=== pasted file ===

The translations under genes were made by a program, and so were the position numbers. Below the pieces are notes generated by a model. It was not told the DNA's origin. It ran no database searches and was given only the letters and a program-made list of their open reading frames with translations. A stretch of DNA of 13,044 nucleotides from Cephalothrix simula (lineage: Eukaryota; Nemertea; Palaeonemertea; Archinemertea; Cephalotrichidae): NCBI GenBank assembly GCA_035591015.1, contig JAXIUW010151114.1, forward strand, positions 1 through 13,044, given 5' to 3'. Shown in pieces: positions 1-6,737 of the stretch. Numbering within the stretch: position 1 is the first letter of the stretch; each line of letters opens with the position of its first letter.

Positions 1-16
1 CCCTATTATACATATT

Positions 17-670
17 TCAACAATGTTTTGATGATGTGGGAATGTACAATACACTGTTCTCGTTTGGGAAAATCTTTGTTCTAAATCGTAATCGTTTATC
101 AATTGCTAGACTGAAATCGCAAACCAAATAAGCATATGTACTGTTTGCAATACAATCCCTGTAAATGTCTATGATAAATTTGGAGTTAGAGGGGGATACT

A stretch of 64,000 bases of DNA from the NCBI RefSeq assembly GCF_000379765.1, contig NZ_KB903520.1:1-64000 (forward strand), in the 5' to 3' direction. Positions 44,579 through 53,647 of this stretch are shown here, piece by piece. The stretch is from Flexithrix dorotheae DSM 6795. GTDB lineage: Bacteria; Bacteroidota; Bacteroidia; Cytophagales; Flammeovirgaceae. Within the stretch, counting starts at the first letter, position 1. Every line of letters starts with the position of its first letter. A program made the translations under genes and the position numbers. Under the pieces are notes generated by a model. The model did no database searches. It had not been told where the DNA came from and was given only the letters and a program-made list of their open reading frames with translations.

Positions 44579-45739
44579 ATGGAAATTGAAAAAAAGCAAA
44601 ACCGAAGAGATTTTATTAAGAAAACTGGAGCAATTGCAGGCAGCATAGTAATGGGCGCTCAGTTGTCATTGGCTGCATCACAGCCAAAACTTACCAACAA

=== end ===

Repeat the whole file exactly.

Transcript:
The translations under genes were made by a program, and so were the position numbers. Below the pieces are notes generated by a model. It was not told the DNA's origin. It ran no database searches and was given only the letters and a program-made list of their open reading frames with translations. A stretch of DNA of 13,044 nucleotides from Cephalothrix simula (lineage: Eukaryota; Nemertea; Palaeonemertea; Archinemertea; Cephalotrichidae): NCBI GenBank assembly GCA_035591015.1, contig JAXIUW010151114.1, forward strand, positions 1 through 13,044, given 5' to 3'. Shown in pieces: positions 1-6,737 of the stretch. Numbering within the stretch: position 1 is the first letter of the stretch; each line of letters opens with the position of its first letter.

Positions 1-16
1 CCCTATTATACATATT

Positions 17-670
17 TCAACAATGTTTTGATGATGTGGGAATGTACAATACACTGTTCTCGTTTGGGAAAATCTTTGTTCTAAATCGTAATCGTTTATC
101 AATTGCTAGACTGAAATCGCAAACCAAATAAGCATATGTACTGTTTGCAATACAATCCCTGTAAATGTCTATGATAAATTTGGAGTTAGAGGGGGATACT

A stretch of 64,000 bases of DNA from the NCBI RefSeq assembly GCF_000379765.1, contig NZ_KB903520.1:1-64000 (forward strand), in the 5' to 3' direction. Positions 44,579 through 53,647 of this stretch are shown here, piece by piece. The stretch is from Flexithrix dorotheae DSM 6795. GTDB lineage: Bacteria; Bacteroidota; Bacteroidia; Cytophagales; Flammeovirgaceae. Within the stretch, counting starts at the first letter, position 1. Every line of letters starts with the position of its first letter. A program made the translations under genes and the position numbers. Under the pieces are notes generated by a model. The model did no database searches. It had not been told where the DNA came from and was given only the letters and a program-made list of their open reading frames with translations.

Positions 44579-45739
44579 ATGGAAATTGAAAAAAAGCAAA
44601 ACCGAAGAGATTTTATTAAGAAAACTGGAGCAATTGCAGGCAGCATAGTAATGGGCGCTCAGTTGTCATTGGCTGCATCACAGCCAAAACTTACCAACAA